In the 1880s, the City of Minneapolis enacted fines against known houses of prostitution and brothels within city limits. This meant that these locales had to pay monthly fines to the city to continue operation. With money always being in short supply at the Bethany Home, the women set about to turn the tables on the stigma of “fallen women.” Charlotte and Abby convinced the city to give them two-thirds of the monthly collected fines to help fund the Bethany Home, directly supporting the women who were victims of the industry. With a solid budgetary plan and a persuasive argument, the women were victorious and acquired funding for years to come much to the dismay of some of the male council members.  

Following the passing of Abby Mendenhall, in 1900 and Charlotte Van Cleve, in 1907, the Bethany Home fell on hard times undoubtedly due to repeated attempts by the City Council to cut the facility off financially. The home closed its doors after being condemned sometime around 1924 and was replaced by the Harriet Walker Maternity Hospital, which continued operation on the site until 1945. An article published in 1921, detailing the work of the Sisterhood, claims that 8,000 women have been helped over the course of the Bethany Home’s 45-year operation. Both Charlotte’s and Abby’s obituaries commemorate their years of tireless dedication to the Home. Although confined by the societal expectations and politics of their time, these women challenged the accepted standards and sought to give unwed mothers a new lease on life.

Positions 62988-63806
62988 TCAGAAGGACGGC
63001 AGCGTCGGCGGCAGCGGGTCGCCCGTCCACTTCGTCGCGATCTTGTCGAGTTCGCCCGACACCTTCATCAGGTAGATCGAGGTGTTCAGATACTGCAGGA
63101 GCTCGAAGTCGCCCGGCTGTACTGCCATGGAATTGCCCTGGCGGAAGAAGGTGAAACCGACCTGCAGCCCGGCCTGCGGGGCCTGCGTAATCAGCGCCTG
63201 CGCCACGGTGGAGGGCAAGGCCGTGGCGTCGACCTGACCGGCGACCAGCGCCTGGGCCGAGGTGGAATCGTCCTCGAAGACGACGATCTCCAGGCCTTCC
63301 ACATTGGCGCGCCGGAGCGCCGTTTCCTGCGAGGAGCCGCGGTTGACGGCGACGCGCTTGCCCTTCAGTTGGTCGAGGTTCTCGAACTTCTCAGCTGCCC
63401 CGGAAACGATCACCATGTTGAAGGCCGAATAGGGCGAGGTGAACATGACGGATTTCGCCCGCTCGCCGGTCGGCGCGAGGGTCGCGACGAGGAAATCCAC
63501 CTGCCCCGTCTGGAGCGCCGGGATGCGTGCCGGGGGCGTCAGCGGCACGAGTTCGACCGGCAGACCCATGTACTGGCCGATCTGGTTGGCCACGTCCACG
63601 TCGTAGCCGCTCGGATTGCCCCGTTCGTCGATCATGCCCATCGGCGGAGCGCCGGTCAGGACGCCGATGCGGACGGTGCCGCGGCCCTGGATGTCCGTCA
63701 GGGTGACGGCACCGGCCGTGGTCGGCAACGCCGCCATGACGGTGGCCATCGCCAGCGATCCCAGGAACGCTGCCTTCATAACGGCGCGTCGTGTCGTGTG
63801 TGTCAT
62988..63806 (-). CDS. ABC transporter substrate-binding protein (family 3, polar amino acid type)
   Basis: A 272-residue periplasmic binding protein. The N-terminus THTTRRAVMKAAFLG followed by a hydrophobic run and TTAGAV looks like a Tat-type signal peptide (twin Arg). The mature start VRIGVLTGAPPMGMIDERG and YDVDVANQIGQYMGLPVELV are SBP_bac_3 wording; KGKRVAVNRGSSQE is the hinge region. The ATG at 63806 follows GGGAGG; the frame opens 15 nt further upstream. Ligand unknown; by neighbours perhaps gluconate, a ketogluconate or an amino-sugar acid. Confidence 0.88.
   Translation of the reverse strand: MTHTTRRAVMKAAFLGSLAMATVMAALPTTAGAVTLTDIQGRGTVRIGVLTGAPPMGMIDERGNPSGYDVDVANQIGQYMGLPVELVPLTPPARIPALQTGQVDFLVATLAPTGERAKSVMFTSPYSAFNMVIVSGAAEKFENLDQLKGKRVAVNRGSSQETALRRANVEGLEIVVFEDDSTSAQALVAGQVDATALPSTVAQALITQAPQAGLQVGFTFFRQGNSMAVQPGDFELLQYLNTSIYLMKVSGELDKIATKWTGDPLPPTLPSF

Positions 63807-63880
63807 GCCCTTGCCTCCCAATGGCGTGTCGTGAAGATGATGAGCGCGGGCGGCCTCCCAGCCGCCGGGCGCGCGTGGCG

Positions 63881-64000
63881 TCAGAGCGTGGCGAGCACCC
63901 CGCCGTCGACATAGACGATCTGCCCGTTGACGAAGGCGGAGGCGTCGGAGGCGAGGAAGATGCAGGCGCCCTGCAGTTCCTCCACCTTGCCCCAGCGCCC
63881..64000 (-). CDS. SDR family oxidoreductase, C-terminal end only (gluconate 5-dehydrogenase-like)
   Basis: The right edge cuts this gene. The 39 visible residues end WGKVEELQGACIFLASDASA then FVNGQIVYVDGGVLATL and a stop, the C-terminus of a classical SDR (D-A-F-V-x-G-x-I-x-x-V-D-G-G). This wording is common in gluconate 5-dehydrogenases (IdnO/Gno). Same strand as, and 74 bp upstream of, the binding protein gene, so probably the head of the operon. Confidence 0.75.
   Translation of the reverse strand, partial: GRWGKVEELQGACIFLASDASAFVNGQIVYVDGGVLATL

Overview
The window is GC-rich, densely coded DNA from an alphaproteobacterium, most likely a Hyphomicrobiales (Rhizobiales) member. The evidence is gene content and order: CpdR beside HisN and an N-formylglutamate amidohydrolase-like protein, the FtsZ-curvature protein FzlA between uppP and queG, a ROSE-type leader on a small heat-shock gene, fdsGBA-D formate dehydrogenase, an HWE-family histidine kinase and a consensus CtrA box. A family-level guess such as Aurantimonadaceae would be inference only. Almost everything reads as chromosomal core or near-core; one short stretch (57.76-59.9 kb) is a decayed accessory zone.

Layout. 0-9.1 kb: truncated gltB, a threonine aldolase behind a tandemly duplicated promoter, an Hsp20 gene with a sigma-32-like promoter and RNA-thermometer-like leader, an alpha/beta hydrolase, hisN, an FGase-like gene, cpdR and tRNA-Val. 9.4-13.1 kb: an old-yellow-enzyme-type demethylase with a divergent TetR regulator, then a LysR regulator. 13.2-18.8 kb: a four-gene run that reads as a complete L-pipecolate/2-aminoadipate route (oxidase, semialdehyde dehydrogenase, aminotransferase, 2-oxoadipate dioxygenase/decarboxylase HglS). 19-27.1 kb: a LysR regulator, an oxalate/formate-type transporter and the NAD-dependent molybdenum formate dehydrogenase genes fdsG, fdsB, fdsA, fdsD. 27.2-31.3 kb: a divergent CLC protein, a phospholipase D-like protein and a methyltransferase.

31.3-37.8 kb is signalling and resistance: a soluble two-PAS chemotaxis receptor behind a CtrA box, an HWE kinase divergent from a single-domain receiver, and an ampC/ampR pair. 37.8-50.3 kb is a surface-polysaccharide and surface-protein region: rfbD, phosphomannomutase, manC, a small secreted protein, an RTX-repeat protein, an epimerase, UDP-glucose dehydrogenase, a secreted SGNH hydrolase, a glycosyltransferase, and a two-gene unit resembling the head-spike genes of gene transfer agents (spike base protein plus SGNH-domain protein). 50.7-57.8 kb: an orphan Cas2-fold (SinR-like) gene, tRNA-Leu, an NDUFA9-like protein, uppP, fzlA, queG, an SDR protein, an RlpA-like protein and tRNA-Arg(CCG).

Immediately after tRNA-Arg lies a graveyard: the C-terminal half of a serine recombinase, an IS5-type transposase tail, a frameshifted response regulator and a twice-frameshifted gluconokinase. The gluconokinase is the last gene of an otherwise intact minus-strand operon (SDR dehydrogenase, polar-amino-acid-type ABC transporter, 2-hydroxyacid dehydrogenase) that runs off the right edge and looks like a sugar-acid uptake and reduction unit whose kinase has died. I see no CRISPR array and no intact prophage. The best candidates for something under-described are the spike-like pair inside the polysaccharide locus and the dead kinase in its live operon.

Author: Ashley Fischer is the Undertold Stories Intern at Hennepin History Museum. She is earning a bachelor’s degree in English and History from the University of Minnesota, with a focus on literary criticism and 19th century American history. 

 

Sources: 

“Giving a Square Deal to the Babies Who “Have No Right to Be Born”.” The Minneapolis Sunday Tribune, May 15, 1921. 

Mendenhall, Abby G. “Bethany Home for Unwed Mothers.” The Quaker Writing. Accessed February 27, 2019. http://www.qhpress.org/quakerpages/qwhp/bethany.htm. 

Perlman, Tamatha. “Where Are the Men Who Make These Girls What They Are?” The Historyapolis Project. March 11, 2014. Accessed March 6, 2019. http://historyapolis.com/blog/2014/03/11/where-are-the-men-who-make-these-girls-what-they-are/. 

Petersen, Penny A. Minneapolis Madams: The Lost History of Prostitution on the Riverfront. Minneapolis, MN: University of Minnesota Press, 2013. 

Wright, Gwen, writer. “Unwed Mother’s Home.” Transcript. In History Detectives. PBS. September 19, 2005.